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Rangers chairman Dave King has recently issued a warning to manager Pedro Caixinha that he must not play attractive football for the sake of it and especially not at the cost of winning matches.
Should Caixinha listen? There are arguments both ways. First of all, it is doubtful that a slight disagreement on football matters would mean an early exit for Caixinha. King has stated that he will back the manager in the transfer market and that he will be given a chance to prove his worth, so it would be folly to already be thinking about why or when he would get rid of the Portuguese coach.
With that being the case, the players Caixinha wants King to bring in will shape the way his side plays, so expect good passers, and players with plenty of technical ability to arrive in the summer.
For his part, King has stated that he doesn’t really want the job as Rangers’ chairman fully and that he is in the position basically because he believes there is nobody better suited to the role. King does not even live in Scotland; rather, he is residing in South Africa these days and travels to Glasgow to tidy up matters involving the club.
Rangers fans would surely like to see a flowing, passing game at Ibrox featuring players who are capable of getting the crowd off their feet. Should the crowd demand it and should Caixinha believe that this style is the best way for him to get results, he must fight his corner backing the manger to succeed. Even with all of that in mind, there must remain a respectful tone and should King inform Caixinha that winning is the only currency Rangers want to trade in, he must listen.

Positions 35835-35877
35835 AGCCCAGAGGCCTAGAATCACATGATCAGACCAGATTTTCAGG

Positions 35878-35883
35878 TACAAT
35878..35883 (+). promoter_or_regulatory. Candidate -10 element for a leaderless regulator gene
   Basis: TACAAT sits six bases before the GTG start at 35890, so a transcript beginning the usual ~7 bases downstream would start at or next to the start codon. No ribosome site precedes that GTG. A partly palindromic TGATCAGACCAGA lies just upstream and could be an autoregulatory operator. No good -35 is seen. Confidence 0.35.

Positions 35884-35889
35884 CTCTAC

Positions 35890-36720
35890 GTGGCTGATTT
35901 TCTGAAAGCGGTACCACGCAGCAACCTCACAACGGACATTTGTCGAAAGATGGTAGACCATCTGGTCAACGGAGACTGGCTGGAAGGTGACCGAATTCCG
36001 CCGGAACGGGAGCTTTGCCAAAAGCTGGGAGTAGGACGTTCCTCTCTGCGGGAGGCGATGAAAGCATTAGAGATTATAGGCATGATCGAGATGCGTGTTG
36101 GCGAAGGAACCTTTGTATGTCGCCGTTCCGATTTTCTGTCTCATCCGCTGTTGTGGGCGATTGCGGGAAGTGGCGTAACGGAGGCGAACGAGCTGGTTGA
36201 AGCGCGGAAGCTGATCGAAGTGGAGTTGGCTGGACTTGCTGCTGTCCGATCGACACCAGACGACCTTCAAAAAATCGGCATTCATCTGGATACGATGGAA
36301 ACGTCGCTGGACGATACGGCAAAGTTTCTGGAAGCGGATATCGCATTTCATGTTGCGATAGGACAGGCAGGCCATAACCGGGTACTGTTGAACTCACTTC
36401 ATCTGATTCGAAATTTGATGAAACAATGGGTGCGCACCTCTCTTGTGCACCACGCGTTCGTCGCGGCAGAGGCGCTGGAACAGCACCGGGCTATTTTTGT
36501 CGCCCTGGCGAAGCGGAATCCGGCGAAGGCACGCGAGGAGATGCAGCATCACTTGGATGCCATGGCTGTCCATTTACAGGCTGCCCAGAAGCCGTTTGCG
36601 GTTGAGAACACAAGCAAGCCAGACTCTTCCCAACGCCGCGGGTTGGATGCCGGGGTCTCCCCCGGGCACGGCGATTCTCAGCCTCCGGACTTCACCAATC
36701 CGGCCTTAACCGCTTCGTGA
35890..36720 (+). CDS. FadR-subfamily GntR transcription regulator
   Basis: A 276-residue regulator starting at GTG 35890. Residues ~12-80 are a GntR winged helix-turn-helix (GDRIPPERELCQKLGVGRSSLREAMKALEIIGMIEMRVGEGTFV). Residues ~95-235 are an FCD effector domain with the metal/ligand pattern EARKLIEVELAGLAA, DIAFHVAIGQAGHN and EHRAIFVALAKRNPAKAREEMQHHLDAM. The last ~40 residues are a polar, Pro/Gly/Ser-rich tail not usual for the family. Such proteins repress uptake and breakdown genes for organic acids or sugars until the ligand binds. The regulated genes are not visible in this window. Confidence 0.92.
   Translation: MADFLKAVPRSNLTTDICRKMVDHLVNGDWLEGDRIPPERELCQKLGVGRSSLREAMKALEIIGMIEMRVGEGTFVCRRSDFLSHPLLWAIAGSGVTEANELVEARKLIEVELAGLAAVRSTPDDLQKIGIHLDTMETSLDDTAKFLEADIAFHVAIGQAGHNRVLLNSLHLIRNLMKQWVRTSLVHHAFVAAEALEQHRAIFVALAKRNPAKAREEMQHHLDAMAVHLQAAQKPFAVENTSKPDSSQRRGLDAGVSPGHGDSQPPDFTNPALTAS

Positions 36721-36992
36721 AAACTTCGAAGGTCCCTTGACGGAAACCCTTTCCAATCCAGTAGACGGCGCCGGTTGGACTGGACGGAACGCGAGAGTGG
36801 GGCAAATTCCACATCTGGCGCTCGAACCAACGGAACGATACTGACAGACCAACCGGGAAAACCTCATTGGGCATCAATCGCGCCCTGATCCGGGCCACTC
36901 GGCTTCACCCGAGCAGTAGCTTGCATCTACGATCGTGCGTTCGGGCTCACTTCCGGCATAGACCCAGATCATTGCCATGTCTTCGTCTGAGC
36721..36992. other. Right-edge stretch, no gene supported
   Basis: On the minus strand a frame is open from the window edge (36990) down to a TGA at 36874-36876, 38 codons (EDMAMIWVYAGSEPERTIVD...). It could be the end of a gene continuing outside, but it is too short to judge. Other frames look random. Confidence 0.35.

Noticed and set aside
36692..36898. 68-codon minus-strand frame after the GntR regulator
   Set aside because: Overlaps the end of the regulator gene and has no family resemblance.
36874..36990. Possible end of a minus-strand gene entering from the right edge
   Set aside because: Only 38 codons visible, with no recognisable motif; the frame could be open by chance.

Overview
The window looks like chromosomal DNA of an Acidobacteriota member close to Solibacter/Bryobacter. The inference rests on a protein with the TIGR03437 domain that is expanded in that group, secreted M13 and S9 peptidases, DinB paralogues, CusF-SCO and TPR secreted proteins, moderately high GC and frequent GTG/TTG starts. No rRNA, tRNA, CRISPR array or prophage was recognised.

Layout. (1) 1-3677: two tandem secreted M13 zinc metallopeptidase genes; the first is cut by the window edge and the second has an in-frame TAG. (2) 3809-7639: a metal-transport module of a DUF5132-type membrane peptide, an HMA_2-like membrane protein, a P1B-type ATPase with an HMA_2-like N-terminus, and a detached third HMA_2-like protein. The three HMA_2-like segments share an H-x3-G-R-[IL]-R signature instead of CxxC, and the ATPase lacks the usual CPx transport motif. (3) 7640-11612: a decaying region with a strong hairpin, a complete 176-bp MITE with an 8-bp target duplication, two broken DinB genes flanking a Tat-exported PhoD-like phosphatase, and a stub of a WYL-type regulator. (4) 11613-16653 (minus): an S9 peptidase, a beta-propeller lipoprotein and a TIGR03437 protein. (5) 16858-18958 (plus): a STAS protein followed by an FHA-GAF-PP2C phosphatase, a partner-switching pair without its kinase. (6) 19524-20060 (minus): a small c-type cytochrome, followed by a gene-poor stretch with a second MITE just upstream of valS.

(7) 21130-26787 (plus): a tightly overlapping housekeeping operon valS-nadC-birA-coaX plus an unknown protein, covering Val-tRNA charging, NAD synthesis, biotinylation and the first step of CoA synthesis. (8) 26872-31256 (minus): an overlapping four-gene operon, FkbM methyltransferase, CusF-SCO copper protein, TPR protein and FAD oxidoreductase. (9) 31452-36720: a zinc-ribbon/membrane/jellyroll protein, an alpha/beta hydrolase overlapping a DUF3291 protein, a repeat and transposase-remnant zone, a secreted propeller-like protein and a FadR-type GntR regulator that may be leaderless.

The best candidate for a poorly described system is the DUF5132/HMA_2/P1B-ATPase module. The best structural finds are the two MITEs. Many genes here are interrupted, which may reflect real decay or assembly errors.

In all fairness, a lot of Rangers fans at this point in history would also say that winning beats pretty football. They have slipped a long way behind bitter rivals Celtic and so getting back to the top at any cost would be the most pleasing thing. A bit of European style would not go amiss, but a good looking 1-1 draw versus winning ugly is absolutely no contest.
Looking back to last season’s Scottish Cup semi-final; Rangers knew they were not the better footballing side on paper. Celtic could pass better, had more pace and overall had a more valuable team. However, Rangers got stuck in, fought hard and won their personal battles en route to an impressive draw and penalty shootout success. If the fans enjoyed that moment, there’s no reason why they won’t enjoy plenty more like that next season.
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